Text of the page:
+1 on the autocal function of the ICO. It throws out any big changes (from like when you miss a turn and have to reset back to the real mileage) and just looks for trends of small adjustments. In Mexico my odo would start out way off but be dead on later in the day, I kept forgetting to set the proper tire diameter each night with all the running around getting ready. It appears that the autocal setting resets itself when it shuts off which is why I had to go through this each day.
glad you had fun, Scott does an amazing job with the roadbooks
Nice video Stagehand!
Hehe, glad to know Im not the only one making the those mistakes.
Here is a pic of SethS trying figure the wash thing in 2010.
On the early part of this route, a Blackhawk helicopter happened to came over and jammed my GPS totally for about 10 minutes. I reckon it was Scott's doing..
Chilling somewhere on that rabbit trail -v
Thats cool! I figured discretion was the better part of figuring out my way down that hill. No sense risking a steep section, for a tenth mile or two
Jimmy gave us a link to a flickr account of all the shots he got - said we could use them at will so I figured this was as good a place as it was gonna get:
Your route across was way quicker than mine. I rode about 200m downstream and really battled to get back once i got down.
Thanks for the link
Received this from Peter and thought it should be posted here (with is permission)...
... Jimmy is a great instructor and person, his facility and location is perfect and the entire program was outstanding. His passion and enthusiasm for rally is genuine. Having Jonny and his team there was unbelieveable. The range of terrain you and Jimmy lead us through is beautiful. I enjoyed the scenery as much as anything. I noticed a similarity with Dakar; the journey is also a tour through beautiful places.
The roadbooks routes were challenging and rewarding. The B loop had some of the trickiest navigation in my opinion and produced a sense of accomplishment upon completion. All of the routes were enjoyable, and Jimmy sequenced them well. I was definately blown away by the whole deal and can see how people get caught up in roadbook navigation. I am hooked. I also can see how repeating a route would go quicker, would not be as challengeing, and would burn in the turns. Driving by Dumont was a real tease on the way home, and I am anxious to get back and do the routes you sent.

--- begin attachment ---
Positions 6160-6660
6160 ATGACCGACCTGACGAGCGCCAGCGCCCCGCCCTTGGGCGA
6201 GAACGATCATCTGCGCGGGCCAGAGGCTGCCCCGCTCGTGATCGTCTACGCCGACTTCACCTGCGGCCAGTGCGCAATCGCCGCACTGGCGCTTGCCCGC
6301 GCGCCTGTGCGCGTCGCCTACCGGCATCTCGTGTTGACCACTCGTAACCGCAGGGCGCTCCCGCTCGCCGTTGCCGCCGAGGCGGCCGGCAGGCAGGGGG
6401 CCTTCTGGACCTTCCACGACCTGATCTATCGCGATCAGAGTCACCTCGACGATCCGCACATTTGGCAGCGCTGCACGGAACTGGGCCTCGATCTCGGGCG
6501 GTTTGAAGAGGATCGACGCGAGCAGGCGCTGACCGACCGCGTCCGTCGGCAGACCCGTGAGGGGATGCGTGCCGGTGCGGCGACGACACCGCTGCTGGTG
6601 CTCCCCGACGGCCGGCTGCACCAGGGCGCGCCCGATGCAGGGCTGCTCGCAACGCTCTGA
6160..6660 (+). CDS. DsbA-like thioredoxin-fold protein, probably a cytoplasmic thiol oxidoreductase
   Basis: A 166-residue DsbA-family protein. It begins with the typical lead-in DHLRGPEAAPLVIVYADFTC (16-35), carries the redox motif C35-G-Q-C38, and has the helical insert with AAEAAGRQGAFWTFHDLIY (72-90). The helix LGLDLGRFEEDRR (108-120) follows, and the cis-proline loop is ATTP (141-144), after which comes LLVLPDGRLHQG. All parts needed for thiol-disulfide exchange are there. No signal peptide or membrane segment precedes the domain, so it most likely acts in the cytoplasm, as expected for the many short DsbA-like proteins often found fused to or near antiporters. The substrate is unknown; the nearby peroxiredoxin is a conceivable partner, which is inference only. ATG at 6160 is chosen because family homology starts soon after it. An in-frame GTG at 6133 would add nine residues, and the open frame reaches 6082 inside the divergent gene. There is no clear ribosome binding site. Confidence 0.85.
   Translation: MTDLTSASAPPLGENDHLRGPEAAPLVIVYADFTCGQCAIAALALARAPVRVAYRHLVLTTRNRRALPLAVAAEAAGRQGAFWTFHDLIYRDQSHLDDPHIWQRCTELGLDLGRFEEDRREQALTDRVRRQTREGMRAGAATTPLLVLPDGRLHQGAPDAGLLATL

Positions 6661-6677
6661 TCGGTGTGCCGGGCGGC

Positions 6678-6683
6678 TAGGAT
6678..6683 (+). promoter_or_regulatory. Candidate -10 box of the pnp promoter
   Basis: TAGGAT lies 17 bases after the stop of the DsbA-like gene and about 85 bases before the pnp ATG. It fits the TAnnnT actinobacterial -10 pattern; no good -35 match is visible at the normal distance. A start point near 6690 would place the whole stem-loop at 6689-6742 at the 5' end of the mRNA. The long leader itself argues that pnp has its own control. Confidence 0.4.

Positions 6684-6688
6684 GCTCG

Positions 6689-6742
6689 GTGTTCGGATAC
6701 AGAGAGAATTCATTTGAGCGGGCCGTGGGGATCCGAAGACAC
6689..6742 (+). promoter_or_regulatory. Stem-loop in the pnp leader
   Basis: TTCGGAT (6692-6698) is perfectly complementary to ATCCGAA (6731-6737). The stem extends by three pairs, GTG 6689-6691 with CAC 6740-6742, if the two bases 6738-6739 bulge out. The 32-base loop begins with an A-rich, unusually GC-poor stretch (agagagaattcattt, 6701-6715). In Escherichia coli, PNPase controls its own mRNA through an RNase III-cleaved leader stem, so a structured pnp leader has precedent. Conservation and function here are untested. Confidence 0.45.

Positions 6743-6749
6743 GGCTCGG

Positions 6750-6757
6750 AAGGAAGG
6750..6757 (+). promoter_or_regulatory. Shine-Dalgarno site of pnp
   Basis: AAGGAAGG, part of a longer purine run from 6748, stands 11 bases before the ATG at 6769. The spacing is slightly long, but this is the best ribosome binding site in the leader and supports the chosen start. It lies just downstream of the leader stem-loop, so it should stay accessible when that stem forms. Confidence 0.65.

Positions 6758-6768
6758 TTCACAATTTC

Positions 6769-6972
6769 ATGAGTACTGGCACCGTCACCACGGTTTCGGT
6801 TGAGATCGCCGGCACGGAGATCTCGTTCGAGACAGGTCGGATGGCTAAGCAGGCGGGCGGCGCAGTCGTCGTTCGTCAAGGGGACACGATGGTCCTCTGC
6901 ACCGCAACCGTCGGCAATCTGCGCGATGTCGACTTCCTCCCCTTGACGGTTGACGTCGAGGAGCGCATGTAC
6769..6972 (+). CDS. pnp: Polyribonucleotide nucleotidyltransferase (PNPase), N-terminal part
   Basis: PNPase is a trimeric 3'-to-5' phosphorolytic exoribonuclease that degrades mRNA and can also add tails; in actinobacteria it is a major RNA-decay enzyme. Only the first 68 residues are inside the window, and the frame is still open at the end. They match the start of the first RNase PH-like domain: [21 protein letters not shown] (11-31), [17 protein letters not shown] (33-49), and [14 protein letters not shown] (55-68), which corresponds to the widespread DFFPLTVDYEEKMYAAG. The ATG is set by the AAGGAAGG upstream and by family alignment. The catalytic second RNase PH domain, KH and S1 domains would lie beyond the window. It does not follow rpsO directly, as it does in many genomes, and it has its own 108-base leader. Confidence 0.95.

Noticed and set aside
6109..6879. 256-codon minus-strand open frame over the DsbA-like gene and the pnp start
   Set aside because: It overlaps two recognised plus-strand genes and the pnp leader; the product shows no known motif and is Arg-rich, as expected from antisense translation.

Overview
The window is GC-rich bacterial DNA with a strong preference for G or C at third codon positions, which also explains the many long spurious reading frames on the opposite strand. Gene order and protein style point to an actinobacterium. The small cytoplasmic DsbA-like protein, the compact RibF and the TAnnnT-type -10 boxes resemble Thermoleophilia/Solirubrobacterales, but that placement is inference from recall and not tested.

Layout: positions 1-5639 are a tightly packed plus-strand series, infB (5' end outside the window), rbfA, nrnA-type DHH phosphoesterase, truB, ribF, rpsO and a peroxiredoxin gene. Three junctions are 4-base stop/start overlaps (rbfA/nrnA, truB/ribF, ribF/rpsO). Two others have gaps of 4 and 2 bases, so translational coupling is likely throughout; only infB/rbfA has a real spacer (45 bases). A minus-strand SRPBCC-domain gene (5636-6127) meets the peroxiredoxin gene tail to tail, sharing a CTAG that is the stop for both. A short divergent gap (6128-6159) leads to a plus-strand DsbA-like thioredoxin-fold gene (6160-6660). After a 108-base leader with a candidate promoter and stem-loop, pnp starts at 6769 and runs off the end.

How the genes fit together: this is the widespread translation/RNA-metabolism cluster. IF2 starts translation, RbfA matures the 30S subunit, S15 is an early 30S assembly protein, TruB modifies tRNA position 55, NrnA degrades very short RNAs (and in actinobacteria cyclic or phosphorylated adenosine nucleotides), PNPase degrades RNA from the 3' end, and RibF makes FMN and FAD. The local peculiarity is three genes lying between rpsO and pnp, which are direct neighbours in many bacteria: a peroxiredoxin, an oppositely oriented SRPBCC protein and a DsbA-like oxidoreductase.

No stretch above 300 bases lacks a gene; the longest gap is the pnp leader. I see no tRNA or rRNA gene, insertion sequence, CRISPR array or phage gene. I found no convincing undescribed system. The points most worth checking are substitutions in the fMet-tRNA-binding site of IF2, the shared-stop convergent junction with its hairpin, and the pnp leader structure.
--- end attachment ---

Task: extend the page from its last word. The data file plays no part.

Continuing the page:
The excercise where we built roadbooks was insightful and gave me great appreciation for the work that goes into creating the roadbooks. It is difficult to make a book, and even more difficult to do it well.
Thank you for sharing your wisdom and skill with others who desire learning how to navigate. I have my work cut out for me. Jimmy makes a lot of sense when he states that learning to navigate well will shave more time than focusing on just riding faster. I hope to compensate for what I lack in raw speed with mindful navigation.
Peter was great. I mistaken called him Dave in my earlier post... thank god most of them are not ADV'ers, or I'd never be able to keep any names straight at all.
I tried to learn a lot from him, as we were a perfect tortoise/hare pair. I wish my nav was as strong as his, I'd have done a lot better.
Major lesson #652: All you really need is a milage and a CAP. Everything else is gravy.
Also it maybe hurts that Hog did the mapbooks... we'll never have it so good again :haha might have been better to learn on napkins stuck together with gum :notreally
Lesson #843: Chaffing can be a major issue. (thanks for the powder, Dave)
Thanks for the cool report and pics!--nice work!
So is Kamo going to race Dakar for JCR??!? Would be awesome--he can fly!
He and Colten are aliens as far as I'm concerned.
Really nice, humble aliens, but aliens nonetheless
Thank dog for their tracks
Any news or rumours on when there might be another training session scheduled?
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All I want to know is if Kamo and Udall were doing this in prep for spending January in SA...
You know as much as I
My question is more along the lines of this coming January or the next?
I love that video Stagehand. The small talk around tyre changes is always a good laugh. What a bitch.